The Future of Pastime-based Services for Elderly People
Due to birthrate decline and population aging, the importance of elderly people in the consumer markets is set to increase. In particular, elderly people have an increasing amount of spare time, and trends in the pastime-based services market have become a major focus of attention. This report estimates the scale of the pastime-based services market in 2015 and analyzes market characteristics.
The scale of the market, in terms of total number of days of activity, can be estimated as "population times per capita (annual) days of activity". This calculation suggests that the market for pastime-based services for elderly people will grow by around 23% over the next decade. However, a breakdown of overall pastime-based services market trends by category reveals that the growth of the market for services for elderly people will not be sufficient to cancel out the shrinkage of the market for services for those of working age and that, consequently, the overall market in many categories is set to shrink. This is because, although elderly people have an increasing amount of spare time, they are reducing the amount of time they allocate to pastime-based services, as compared with people of working age.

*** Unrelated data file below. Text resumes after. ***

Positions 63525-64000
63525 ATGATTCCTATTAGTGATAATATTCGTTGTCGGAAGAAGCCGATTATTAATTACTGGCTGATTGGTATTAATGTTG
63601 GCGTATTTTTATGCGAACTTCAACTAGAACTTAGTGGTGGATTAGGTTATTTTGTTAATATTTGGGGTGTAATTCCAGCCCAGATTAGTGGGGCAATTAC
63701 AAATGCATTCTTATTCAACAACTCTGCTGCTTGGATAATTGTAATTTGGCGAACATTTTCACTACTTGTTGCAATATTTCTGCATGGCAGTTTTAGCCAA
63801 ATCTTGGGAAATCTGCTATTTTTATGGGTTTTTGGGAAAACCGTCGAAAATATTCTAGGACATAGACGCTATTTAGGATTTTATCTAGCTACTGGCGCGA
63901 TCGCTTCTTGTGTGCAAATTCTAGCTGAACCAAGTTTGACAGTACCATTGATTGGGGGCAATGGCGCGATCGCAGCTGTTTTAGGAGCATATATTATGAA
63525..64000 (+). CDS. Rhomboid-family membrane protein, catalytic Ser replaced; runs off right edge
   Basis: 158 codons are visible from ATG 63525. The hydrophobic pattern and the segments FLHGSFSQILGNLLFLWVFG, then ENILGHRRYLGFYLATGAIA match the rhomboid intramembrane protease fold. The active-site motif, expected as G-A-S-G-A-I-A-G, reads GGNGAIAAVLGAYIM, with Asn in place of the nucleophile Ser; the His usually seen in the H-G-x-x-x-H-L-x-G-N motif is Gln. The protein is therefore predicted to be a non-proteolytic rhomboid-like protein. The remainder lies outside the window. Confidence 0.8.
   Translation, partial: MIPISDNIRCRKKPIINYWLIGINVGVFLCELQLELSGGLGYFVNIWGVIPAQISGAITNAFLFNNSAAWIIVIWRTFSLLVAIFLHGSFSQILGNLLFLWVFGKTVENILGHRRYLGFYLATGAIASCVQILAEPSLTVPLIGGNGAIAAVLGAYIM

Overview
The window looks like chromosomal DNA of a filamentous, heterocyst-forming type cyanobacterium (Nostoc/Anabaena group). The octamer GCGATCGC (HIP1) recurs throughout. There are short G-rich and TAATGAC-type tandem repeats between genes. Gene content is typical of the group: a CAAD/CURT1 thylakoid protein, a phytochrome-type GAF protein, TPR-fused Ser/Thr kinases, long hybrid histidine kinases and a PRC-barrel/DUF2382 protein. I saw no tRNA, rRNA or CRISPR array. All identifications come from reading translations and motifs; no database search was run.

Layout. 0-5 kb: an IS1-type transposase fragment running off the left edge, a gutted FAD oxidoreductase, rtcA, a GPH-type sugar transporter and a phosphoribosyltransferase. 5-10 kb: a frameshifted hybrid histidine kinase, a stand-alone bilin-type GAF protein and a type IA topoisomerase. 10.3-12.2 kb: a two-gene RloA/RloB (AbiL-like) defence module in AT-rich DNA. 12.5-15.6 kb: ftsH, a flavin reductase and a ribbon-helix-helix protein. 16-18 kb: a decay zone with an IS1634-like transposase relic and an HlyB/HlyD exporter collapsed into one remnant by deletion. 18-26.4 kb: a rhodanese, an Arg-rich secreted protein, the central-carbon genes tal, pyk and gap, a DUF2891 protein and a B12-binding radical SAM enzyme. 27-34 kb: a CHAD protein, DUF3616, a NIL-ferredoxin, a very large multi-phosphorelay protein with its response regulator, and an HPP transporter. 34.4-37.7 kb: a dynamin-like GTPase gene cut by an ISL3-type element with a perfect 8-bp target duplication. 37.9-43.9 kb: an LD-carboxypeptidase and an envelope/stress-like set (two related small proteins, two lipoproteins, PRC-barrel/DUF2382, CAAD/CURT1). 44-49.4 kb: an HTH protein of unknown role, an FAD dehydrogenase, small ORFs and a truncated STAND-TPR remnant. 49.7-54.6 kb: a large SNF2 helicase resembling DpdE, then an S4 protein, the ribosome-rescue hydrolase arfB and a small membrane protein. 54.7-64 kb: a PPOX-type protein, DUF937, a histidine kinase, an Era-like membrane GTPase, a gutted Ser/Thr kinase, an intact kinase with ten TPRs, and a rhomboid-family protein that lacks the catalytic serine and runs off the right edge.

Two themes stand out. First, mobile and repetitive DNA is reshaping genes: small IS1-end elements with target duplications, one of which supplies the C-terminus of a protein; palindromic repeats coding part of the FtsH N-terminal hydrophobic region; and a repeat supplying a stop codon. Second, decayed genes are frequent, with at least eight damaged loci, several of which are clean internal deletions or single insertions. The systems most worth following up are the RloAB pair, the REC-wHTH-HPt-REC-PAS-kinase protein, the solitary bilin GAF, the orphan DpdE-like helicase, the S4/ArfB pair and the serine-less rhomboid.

The reason that elderly people are allocating less time to pastime-based services is that they are becoming polarized into people who are positive in their use of spare time and those who are negative, and that the negative group are the majority. In other words, while the number of people who do not make use of pastime-based services is increasing (a fall in the ratio of active people), those who do make use of pastime-based services are allocating more time to them. The reason that overall market size is declining in many categories is that, in many categories, the negative impact of the fall in the ratio of active people is greater than the positive impact of the greater allocation of time.
Thus, if the market for pastime-based services is to grow, it is important that the ratio of active people be increased. Effective ways to increase activity among the elderly include expanding human networks and raising the employment ratio.
For more information on the content of this report, please contact Hideki Matsumura, the Japan Research Institute, Limited.